The State Board of Elections on Friday voted unanimously to certify results in the NC Supreme Court Chief Justice contest, with Republican Paul Newby as the winner of the close contest.
The certification follows two recounts in the race between Democrat Cheri Beasley and Newby, which confirmed the outcome.
“Thank you to the county boards of elections that worked day in and day out to ensure accurate results for North Carolina voters,” said Karen Brinson Bell, State Board executive director. “The results for every contest under state jurisdiction in the 2020 general election are now certified.”
After all counties completed their canvasses, Beasley trailed Newby by 416 votes, according to unofficial results.
A statewide machine recount concluded December 2, with Beasley trailing Newby by 401 votes out of nearly 5.4 million cast. As permitted by state law, Beasley requested a sample hand-to-eye recount following the first recount.
In the hand-to-eye recount, Beasley gained 28 votes and Newby gained 39 votes. As that recount neared completion, Beasley conceded the race, and both candidates withdrew election protests filed with the State Board.
In other business, the State Board voted 3-2 that a vacancy in District Court Judge District 10F Seat 2 should be filled by the governor according to N.C.G.S 163-9(d) and N.C.G.S 7A-142. The bar of the judicial district will nominate five people who reside and can practice law in the district. Prior to appointment of someone to fill the vacancy, the governor must give due consideration to the judicial district bar nominations.
According to unofficial results, Democrat Tim Gunther led Republican Beth Tanner by more than 10,000 votes. However, in October, Joan Erwin filed an election protest with the Wake County Board of Elections contending that Gunther did not live in the district. After an evidentiary hearing, Gunther was disqualified when the Wake County Board of Elections unanimously determined that he did not meet the constitutional and statutory requirement for residency in the district and referred the protest to the State Board.
Also Friday, the State Board voted unanimously to remove Sue Hicks from the Camden County Board of Elections. The Board ruled that Hicks was in violation of the state law that prohibits board members from publicly making political statements.
The statute states that no board member shall “make written or oral statements intended for general distribution or dissemination to the public at large supporting or opposing the nomination or election of one or more clearly identified candidates for public office.”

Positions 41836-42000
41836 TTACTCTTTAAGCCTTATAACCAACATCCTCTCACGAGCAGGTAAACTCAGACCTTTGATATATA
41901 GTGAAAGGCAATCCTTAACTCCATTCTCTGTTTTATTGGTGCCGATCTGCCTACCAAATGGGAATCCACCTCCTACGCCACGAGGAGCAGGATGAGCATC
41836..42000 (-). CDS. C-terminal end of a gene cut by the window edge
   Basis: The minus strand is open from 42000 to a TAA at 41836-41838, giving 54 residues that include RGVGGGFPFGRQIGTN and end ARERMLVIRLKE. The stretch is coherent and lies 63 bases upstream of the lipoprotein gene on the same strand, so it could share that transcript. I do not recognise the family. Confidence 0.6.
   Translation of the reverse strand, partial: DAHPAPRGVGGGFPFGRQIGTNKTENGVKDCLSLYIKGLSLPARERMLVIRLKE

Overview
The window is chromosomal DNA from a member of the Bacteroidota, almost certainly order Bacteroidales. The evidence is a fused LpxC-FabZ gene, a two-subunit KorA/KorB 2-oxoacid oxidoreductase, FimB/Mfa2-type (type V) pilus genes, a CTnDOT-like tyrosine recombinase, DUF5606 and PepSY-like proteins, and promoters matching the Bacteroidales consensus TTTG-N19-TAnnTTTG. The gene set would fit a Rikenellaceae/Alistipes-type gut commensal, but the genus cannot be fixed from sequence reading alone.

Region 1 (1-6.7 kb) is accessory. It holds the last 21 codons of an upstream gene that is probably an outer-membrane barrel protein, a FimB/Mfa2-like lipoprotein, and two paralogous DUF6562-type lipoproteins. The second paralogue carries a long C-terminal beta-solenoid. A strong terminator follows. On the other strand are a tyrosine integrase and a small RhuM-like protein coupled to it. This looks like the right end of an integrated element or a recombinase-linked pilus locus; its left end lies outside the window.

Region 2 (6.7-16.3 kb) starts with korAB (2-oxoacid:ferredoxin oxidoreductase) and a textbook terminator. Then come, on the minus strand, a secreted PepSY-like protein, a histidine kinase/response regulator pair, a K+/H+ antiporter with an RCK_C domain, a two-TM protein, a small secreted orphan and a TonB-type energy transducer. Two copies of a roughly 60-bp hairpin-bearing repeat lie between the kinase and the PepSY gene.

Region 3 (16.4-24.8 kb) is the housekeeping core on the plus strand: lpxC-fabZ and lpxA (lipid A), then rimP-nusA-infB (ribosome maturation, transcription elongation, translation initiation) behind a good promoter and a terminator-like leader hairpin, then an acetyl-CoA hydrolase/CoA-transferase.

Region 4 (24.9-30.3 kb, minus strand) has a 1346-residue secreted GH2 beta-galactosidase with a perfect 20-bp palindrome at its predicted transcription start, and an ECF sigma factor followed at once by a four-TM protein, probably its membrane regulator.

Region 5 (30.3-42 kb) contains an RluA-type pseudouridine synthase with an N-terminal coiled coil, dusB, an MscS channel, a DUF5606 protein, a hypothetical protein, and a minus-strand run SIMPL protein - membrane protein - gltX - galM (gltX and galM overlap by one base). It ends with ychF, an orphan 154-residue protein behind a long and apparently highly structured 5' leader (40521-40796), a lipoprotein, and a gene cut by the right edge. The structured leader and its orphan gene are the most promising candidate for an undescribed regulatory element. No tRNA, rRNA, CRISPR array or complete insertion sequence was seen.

According to evidence considered by the board, Hicks published and shared several social media posts that supported a candidate for president of the United States. She also liked numerous political and candidate-supportive social media pages.
In similar business, the State Board voted 4-1 to dismiss complaints against Brenda Bowman, also a member of the Camden County Board of Elections.
The complaints against the board members can be found here: State Board Meeting Documents 12/18/2020: CBE Member Complaints.
At its October 15 meeting, the State Board voted to remove Rickey Wilson from the Camden County Board of Elections for partisan Facebook posts.
The complaints against Wilson can be found here: State Board Meeting Documents 10/15/2020.
The State Board order removing Rickey Wilson can be found here: Wilson Order 10/23/2020.
The State Board has heard a number of complaints alleging improper social media activity by county board members. State Board members have repeatedly reminded county board members about the law and cautioned them against making statements on social media supporting or opposing candidates.
“In this challenging election year, we worked hard to ensure the election results were accurate and correct,” said State Board Chair Damon Circosta. “We also need to make sure that the public has confidence in what we do.”